PAUL NELSON OUTDOORS: It's almost time to buy a 2020 fishing license

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Walleye and other game fish seasons are closed for Minnesota inland waters. The 2019 Minnesota Fishing Licenses are set to expire on Feb. 29, so everyone gets an extra day of fishing for free this year.

Anglers need to purchase 2020 Minnesota Fishing Licenses to continue fishing after March 1, with online or in-store options available.

Anglers can buy a combination license that includes fishing and small game hunting at the same time to save a few dollars over purchasing both licenses separately.

There are stamps to consider buying too. The walleye stamp is voluntary and it creates a designated fund for stocking walleyes that can’t be used for any other purpose. Hopefully everyone is willing to contribute $5 to help ensure good walleye fishing in the future.

There is also a trout stamp for $10, which is mandatory for anyone fishing trout in Minnesota lakes and streams. Anglers can get validation on their licences or they can purchase the actual collectible trout or walleye stamp for an extra .75 cents and receive it in the mail.


Now that the season is closed on the inland lakes, anglers have to travel to one of the border waters with extended seasons or fish for continuous species like crappies, sunfish, perch, tullibees, whitefish or eelpout.

The bite for walleyes on Lake of the Woods has been fair to good recently. The dramatic increase in the amount of fishing pressure this winter increased the number of walleyes and sauger getting harvested.

The increase in fishing pressure, partially caused by the increasing number of wheeled fish houses may impact future regulations of both walleyes and saugers during the winter on Lake of the Woods. .

Large numbers of Lake of the Woods walleyes spawn in the Rainy River each spring. The walleyes are already beginning to stage up around Pine Island and all along the south shore of Big Traverse Bay.

Anglers are using jigging spoons with a minnow head or half minnow, depending on the type of live bait anglers are able to find. Fatheads are available in most bait stores, but most anglers would prefer emerald shiners or rainbow chubs if they are available.

Some anglers targeting larger walleyes will use a lipless crankbait with no bait on the hooks, because the bait negatively affects the action of the lure.

Short little pulls on the crankbaits are usually best, with more action on the lure when there are no fish visible on sonar and less action when a fish gets closer to the bait. Large walleyes often come in fast and hit the baits hard, especially when they are actively feeding.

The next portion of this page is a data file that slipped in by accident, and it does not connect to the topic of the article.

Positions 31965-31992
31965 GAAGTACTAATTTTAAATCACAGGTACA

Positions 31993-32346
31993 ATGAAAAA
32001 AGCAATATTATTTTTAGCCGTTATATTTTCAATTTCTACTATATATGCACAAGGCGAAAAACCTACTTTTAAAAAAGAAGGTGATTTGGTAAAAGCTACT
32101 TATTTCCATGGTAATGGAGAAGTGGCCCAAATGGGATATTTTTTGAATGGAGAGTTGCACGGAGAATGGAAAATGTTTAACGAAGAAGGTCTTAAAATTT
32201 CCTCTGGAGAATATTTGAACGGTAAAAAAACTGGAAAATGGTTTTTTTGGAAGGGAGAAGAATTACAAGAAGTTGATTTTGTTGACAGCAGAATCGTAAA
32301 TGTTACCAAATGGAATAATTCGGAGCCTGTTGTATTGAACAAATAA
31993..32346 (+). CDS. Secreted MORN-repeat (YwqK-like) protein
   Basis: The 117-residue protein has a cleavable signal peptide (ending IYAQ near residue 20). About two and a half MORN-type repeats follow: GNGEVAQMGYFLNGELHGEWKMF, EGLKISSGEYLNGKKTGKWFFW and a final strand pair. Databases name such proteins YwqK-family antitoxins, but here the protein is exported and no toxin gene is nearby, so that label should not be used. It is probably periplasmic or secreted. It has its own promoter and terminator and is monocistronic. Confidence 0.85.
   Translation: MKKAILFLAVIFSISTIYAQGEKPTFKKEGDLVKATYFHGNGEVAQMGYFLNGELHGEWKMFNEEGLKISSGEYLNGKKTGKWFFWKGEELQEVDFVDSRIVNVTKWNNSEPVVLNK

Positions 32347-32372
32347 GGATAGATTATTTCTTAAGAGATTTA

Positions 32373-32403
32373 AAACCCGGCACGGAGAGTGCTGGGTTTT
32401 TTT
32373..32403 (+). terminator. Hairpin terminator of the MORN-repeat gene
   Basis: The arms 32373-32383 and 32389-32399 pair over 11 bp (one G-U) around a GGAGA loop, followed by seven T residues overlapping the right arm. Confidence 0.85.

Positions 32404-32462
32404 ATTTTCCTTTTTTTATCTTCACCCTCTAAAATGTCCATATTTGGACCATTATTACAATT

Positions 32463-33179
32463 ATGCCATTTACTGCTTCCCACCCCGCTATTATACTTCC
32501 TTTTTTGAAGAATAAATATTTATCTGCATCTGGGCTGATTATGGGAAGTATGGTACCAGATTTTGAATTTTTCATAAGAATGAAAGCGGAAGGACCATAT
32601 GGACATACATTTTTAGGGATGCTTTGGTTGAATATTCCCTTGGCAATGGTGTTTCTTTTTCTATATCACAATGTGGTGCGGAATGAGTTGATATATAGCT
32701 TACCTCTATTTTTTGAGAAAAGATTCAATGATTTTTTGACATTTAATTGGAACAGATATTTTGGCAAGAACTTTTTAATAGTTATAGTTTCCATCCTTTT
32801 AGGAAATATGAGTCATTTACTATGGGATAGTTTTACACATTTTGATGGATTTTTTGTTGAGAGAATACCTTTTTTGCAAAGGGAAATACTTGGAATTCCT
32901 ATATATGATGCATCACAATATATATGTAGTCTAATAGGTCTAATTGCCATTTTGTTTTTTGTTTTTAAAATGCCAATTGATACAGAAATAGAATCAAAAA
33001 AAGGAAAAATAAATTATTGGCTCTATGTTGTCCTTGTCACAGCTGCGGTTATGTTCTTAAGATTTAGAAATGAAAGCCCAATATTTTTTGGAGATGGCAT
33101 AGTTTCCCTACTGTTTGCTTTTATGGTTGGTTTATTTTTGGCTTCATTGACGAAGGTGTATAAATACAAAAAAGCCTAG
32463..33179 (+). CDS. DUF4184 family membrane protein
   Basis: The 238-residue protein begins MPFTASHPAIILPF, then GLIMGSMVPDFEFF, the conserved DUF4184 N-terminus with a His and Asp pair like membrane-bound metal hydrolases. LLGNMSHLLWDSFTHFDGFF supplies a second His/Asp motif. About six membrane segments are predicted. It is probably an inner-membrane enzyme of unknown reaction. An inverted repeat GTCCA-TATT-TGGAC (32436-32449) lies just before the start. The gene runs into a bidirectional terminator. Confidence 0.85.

Some of the largest pike in the area are located in Lake of the Woods, which is open all year long for pike. Female pike seek out backwaters and slow moving areas in streams and rivers connected to their home lakes to spawn.


Pike will stage up near their spawning sites late in the season. Most anglers use tip-ups with dead baits or large minnows, but jigging larger spoons or jigging minnows can also be effective. Some anglers even have success using hot dogs because they put an oily scent in the water pike like.

Pike will look for dead fish laying on the bottom or smaller fish under the ice that anglers have released, but didn’t make it all the way back to the bottom because of barotrauma.

Perch fishing in the local lakes is picking up, with more perch starting to move into shallow water. It doesn’t take too much melting to get the perch to start moving back shallow. Just a little bit of fresh water flowing into the lakes is usually all it takes.

Anglers have been finding perch spread out either close to the break or on the edges of the shoreline flats, close to the breakline. Some flats with holes also hold big schools of tiny perch, which is a favorite food source for larger perch and many other species of fish.

Paul A. Nelson runs the Bemidji Area Lakes Guide Service. Guided fishing trips for 2020 and the rest of 2019 can be booked by phone or text at 218-760-7751 or by email at

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